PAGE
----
The McLaren GT is almost 4 years old, but both the exterior and interior of the design look as if it was released yesterday. During the first short break somewhere near Würzburg, I briefly take the time to look more closely at the design of the British car. The sharp, yet aerodynamically flowing lines quickly become apparent. “Everything is for a reason” emphasises the British sports car manufacturer, because nothing in the GT’s design is without purpose – everything has a reason. Invisible to the eye, the airflow is directed through precise shapes, curves and channels in and past the body.

The vehicle’s broad and striking presence are emphasised at the front by the so-called “hammerhead line”, which runs horizontally across the nose and draws the eye to the sides of the vehicle.

In the (optional carbon) front splitter, this line is found in a slightly more pointed design. This ensures that the highest aerodynamic pressure is generated in the centre and the airflow is directed under the vehicle and into four low-temperature radiator ducts in the front bumper.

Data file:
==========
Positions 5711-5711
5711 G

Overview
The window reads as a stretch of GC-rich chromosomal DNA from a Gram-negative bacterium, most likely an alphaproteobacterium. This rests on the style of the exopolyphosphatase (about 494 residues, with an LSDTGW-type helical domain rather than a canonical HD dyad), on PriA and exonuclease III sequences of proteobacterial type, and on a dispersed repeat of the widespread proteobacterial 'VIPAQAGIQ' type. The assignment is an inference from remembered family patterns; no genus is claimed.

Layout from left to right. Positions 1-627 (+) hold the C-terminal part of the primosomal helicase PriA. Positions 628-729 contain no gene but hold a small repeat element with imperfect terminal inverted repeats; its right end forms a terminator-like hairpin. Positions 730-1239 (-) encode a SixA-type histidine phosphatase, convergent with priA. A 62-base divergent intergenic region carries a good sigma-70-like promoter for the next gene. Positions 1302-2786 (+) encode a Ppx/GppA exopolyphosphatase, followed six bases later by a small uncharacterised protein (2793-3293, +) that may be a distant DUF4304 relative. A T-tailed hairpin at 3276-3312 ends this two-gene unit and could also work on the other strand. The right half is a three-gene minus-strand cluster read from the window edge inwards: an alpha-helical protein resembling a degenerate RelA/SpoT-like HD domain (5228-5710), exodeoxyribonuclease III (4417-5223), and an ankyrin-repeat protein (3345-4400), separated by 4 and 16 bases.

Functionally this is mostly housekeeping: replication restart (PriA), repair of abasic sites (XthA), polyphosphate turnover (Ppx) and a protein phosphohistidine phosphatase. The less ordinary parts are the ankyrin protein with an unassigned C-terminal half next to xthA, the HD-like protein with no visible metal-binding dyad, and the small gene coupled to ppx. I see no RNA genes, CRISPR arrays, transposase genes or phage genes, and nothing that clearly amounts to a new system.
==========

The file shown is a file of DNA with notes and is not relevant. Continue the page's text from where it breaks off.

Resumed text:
In the meantime, the floodgates of the sky open again a little, but the view of the Briton captivates me so much that I put up with the drops. In keeping with the theme, I turn my attention to the rear. The large glass tailgate, starting at the B-pillar, is reminiscent of a raindrop – coincidences do happen. But it is precisely this shape that allows for an incredibly long and large storage space, 570 litres to be precise. At least if you include the front luggage compartment with its 150 litres. More than a current BMW 3-series.

At the same time, the engine sends me signals and makes it clear that “this was only the beginning”.

At around 7 pm the sun sets behind the cloud cover. The grey turns to dark blue. The rain stops. Time to feel the power of the British car with its 4.0 litre V8 mid-engine for the first time. In second gear, I press the accelerator down to the floor plate for the first time. The systems regulate for a short moment, but at the latest after the gear change you feel the entire 620 hp and 630 Newton metres. The 1530 kilograms then accelerate from 100 to 200 km/h in 5.3 seconds. The GT easily shakes that off its sleeve. At the same time, the engine sends me signals and makes it clear that “this was just the beginning”. Our test vehicle is equipped with winter tyres from Pirelli, and the limit is “already” at 275 km/h. In the summer months, however, the GT goes over 320 km/h. 326 km/h to be exact.